11. ^ Advertising Directions by Edward M Gottschall and Arthur Hawkins, New York: Art Directions Book Co., 1996.
  12. ^ "about Photography with Edgar de Evia" by William A. Reedy, p. 16 Studio Light/Commercial Camera v.2 no. 2 1970.
  13. ^ Melvin Sokolsky’s Affinities by Martin Harrison as reproduced on the web Melvin Sokolsky Seeing Fashion retrieved June 29, 2006. For a career-wide view of Sokolsky's work, see his website. For reference to his work for Vogue and other publications, see Sokolsky interview at bauhaus.com]
  14. ^ According to David McJonathan-Swarm, who was de Evia's companion and business partner from 1966 until 2003.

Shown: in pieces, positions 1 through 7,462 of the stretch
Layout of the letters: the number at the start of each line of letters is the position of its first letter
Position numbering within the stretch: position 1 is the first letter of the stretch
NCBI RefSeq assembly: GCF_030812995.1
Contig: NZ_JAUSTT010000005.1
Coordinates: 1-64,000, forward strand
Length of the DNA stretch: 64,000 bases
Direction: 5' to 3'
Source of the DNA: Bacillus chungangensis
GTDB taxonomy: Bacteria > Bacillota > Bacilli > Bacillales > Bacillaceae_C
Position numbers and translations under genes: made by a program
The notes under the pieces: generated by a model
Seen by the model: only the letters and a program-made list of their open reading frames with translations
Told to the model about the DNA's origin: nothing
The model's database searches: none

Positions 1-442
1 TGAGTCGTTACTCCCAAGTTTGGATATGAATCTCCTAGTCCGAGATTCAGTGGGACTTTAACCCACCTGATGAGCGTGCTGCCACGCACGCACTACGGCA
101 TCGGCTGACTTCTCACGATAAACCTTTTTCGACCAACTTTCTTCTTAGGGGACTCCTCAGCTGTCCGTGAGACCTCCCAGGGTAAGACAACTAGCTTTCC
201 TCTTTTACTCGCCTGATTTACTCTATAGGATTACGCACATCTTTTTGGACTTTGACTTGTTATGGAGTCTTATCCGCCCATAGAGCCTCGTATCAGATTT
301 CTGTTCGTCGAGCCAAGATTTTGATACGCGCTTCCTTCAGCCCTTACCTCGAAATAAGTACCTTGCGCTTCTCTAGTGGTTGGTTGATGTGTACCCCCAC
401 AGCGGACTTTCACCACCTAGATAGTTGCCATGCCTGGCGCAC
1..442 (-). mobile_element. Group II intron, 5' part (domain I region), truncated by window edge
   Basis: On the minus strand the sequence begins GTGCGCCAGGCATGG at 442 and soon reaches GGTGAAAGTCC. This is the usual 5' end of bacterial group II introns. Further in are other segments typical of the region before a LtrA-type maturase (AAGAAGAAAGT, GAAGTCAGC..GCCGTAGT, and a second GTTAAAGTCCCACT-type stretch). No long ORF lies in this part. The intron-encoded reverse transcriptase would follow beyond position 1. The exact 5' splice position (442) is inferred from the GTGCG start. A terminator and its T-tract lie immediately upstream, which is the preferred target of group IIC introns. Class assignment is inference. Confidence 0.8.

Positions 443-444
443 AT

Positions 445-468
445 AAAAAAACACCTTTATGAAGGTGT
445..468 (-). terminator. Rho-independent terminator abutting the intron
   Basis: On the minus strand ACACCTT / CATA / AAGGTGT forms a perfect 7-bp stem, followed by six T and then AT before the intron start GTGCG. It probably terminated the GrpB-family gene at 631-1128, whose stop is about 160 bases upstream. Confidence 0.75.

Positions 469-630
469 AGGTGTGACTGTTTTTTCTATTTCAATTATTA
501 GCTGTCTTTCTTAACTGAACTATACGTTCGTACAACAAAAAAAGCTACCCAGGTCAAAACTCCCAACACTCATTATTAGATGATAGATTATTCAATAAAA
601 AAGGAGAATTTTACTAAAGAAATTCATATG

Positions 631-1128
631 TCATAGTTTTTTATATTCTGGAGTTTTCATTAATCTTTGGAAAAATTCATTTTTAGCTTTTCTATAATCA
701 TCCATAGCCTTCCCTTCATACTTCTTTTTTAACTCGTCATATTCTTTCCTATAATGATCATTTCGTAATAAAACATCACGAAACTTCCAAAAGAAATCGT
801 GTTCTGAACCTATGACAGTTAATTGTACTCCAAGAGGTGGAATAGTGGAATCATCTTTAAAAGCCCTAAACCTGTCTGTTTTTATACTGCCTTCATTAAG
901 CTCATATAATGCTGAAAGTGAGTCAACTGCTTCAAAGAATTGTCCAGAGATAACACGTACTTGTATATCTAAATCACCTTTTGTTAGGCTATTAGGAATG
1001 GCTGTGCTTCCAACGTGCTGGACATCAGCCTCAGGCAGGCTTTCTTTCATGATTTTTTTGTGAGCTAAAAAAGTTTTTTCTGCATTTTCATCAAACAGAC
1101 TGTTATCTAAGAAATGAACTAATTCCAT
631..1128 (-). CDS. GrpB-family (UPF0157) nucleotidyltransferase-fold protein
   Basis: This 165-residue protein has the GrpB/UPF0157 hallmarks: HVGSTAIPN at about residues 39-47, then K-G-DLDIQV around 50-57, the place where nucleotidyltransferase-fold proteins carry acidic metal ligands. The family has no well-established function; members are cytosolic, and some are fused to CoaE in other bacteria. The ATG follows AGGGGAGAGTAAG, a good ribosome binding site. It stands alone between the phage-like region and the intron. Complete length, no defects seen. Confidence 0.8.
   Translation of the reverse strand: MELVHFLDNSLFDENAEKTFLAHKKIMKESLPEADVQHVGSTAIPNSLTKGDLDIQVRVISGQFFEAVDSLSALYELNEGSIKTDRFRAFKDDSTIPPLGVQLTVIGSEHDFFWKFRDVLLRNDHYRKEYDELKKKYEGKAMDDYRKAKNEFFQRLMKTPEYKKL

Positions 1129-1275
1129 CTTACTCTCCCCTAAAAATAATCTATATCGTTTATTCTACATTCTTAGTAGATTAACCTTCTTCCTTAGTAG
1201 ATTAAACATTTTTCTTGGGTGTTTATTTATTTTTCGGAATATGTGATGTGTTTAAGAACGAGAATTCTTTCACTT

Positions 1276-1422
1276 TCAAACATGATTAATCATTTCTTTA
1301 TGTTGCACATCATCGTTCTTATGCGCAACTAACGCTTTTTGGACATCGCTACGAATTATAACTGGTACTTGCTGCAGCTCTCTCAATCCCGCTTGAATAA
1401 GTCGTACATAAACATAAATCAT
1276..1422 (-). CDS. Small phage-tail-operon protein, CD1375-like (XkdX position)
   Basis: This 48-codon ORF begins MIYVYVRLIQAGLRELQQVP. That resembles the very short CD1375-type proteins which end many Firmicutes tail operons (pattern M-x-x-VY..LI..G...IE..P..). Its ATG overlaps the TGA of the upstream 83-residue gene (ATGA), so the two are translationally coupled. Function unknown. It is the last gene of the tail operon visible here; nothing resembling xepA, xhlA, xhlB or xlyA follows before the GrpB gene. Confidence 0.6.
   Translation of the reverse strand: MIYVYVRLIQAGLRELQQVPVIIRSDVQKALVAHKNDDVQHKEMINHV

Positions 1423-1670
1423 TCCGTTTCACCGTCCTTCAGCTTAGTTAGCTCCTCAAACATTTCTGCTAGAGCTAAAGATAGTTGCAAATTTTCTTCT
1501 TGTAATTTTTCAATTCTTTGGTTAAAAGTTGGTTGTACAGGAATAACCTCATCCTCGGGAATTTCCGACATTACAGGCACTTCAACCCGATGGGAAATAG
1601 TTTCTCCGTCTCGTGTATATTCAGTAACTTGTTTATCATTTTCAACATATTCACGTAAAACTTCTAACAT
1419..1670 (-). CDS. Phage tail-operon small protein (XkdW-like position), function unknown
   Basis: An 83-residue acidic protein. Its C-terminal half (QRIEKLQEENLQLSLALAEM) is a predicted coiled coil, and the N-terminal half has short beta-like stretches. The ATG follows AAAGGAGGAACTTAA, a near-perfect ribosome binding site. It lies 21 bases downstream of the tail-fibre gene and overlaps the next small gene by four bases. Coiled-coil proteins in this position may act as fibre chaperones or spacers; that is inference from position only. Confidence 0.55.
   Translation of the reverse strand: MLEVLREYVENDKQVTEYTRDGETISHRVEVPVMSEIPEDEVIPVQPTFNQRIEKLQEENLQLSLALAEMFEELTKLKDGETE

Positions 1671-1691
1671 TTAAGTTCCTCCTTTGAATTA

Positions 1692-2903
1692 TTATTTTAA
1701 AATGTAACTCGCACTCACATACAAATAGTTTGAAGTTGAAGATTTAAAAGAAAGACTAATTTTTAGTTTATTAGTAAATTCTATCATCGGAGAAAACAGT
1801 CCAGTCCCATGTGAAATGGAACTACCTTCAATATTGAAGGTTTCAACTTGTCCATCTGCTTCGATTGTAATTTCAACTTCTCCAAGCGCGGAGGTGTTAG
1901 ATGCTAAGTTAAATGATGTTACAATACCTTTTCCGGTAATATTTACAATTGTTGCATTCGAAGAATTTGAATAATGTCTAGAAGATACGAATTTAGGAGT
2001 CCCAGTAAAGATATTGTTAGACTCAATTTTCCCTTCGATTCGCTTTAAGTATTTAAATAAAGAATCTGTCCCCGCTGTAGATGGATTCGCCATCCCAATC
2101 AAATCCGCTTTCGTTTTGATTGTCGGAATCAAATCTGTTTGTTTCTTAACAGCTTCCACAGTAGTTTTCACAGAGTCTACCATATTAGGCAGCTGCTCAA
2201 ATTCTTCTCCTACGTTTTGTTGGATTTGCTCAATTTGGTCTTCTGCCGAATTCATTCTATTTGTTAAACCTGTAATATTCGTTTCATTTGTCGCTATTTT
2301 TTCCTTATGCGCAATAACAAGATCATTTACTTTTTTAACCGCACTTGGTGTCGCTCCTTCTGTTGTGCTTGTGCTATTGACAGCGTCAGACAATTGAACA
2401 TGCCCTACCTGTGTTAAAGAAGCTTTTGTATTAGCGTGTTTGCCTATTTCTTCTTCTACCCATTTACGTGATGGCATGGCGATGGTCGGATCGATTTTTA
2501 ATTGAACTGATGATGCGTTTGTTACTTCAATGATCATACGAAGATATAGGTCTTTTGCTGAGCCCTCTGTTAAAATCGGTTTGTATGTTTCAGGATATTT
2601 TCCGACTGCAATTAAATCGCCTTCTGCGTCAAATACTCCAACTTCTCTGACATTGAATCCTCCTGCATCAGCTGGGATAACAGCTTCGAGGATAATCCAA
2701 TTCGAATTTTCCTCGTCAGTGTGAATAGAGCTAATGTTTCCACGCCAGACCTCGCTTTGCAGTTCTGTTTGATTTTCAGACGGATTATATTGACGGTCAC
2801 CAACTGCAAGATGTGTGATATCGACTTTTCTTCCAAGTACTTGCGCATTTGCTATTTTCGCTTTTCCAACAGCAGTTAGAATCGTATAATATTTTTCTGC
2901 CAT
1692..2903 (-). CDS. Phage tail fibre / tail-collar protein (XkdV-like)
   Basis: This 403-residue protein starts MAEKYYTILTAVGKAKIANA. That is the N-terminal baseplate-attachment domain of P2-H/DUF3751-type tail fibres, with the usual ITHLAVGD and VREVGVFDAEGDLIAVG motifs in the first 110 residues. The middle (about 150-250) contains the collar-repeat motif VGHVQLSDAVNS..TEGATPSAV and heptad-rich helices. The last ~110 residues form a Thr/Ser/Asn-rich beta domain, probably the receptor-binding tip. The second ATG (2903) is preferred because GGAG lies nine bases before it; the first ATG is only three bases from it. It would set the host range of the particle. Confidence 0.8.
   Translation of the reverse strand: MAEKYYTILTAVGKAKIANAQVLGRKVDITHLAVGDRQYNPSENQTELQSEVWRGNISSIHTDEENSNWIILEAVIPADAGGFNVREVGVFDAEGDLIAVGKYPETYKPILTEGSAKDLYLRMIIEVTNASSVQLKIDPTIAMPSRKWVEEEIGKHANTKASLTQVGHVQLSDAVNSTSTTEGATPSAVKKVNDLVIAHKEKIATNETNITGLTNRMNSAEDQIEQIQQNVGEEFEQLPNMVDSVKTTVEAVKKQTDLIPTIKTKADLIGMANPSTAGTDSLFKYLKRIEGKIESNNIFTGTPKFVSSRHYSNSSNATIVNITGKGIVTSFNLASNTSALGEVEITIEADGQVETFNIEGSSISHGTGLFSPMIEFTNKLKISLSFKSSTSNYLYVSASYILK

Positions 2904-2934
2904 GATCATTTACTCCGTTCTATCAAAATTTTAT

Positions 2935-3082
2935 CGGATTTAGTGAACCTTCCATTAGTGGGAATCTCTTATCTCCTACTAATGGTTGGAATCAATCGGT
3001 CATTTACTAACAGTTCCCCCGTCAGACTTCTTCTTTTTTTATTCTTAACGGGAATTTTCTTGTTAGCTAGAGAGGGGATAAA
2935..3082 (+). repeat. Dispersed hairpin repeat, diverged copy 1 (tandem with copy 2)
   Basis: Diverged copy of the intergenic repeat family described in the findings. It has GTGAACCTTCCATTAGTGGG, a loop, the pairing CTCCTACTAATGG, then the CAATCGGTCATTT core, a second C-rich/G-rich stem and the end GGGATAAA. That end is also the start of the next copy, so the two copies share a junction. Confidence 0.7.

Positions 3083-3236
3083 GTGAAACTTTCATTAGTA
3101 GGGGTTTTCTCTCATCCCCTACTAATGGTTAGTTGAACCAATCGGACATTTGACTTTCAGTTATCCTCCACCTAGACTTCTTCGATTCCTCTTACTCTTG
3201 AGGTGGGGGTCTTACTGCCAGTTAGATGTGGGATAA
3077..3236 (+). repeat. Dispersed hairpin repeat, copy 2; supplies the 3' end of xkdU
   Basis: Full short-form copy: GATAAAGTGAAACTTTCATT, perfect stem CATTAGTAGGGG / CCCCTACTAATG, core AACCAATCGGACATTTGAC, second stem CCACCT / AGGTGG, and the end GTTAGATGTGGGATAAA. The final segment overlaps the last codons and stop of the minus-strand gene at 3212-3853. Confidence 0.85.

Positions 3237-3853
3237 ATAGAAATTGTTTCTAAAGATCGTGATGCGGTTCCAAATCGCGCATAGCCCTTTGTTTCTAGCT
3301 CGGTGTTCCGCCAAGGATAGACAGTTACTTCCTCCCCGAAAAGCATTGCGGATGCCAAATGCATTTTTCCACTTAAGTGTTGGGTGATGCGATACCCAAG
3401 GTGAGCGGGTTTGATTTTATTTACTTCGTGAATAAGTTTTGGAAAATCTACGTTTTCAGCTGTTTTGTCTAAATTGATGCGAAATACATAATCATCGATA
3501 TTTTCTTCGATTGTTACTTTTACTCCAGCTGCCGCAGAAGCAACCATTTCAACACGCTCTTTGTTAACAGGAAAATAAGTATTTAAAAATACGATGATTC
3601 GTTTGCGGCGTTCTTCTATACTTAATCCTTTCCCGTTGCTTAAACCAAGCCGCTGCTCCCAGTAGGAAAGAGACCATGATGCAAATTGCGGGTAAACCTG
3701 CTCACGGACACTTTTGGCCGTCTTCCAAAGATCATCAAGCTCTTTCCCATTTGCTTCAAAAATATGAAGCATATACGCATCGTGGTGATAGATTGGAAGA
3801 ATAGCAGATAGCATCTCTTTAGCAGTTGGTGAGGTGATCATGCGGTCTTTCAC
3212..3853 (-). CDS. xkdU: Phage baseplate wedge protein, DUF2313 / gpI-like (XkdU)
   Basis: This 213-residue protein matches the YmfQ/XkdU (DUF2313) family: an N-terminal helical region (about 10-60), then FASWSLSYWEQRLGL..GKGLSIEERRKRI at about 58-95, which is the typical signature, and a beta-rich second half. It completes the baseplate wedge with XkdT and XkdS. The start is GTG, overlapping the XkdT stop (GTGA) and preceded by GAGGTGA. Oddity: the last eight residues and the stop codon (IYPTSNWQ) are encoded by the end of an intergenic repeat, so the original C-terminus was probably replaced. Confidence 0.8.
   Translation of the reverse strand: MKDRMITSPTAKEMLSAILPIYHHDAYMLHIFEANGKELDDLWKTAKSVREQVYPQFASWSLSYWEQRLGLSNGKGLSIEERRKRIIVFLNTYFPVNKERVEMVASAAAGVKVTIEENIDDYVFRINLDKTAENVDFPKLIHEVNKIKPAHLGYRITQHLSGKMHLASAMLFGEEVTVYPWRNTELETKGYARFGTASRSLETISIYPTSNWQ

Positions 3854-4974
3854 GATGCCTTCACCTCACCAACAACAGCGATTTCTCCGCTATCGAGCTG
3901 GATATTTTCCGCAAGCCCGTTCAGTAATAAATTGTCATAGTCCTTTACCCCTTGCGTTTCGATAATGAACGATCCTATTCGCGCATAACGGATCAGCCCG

15. ^ According to former art director Marty Stevens, as quoted in the de Evia website guestbook
  16. ^ Edgar de Evia Archives, New York City, New York. Scholars who wish to access this archive for research purposes can contact the executor of de Evia's estate through the email address listed at deevia.com.
  17. ^ a b c d e f g Edgar de Evia Archives, New York City, New York
  18. ^ Edgar de Evia Archives, New York City, New York
  19. ^ De Evia's photographic portrait of Totenberg is featured in the article "Among the Week's Recitalists", The New York Times, 28 March 1948, p. X7. He is the father of National Public Radio legal affairs correspondent Nina Totenberg.
  20. ^ 1978 photograph featured in the article "New York Look – Saturday in the Park with Ralph" by Jada Yuan & Amy Odell, New York, 26 November 2007 online. Retrieved 31 December 2007.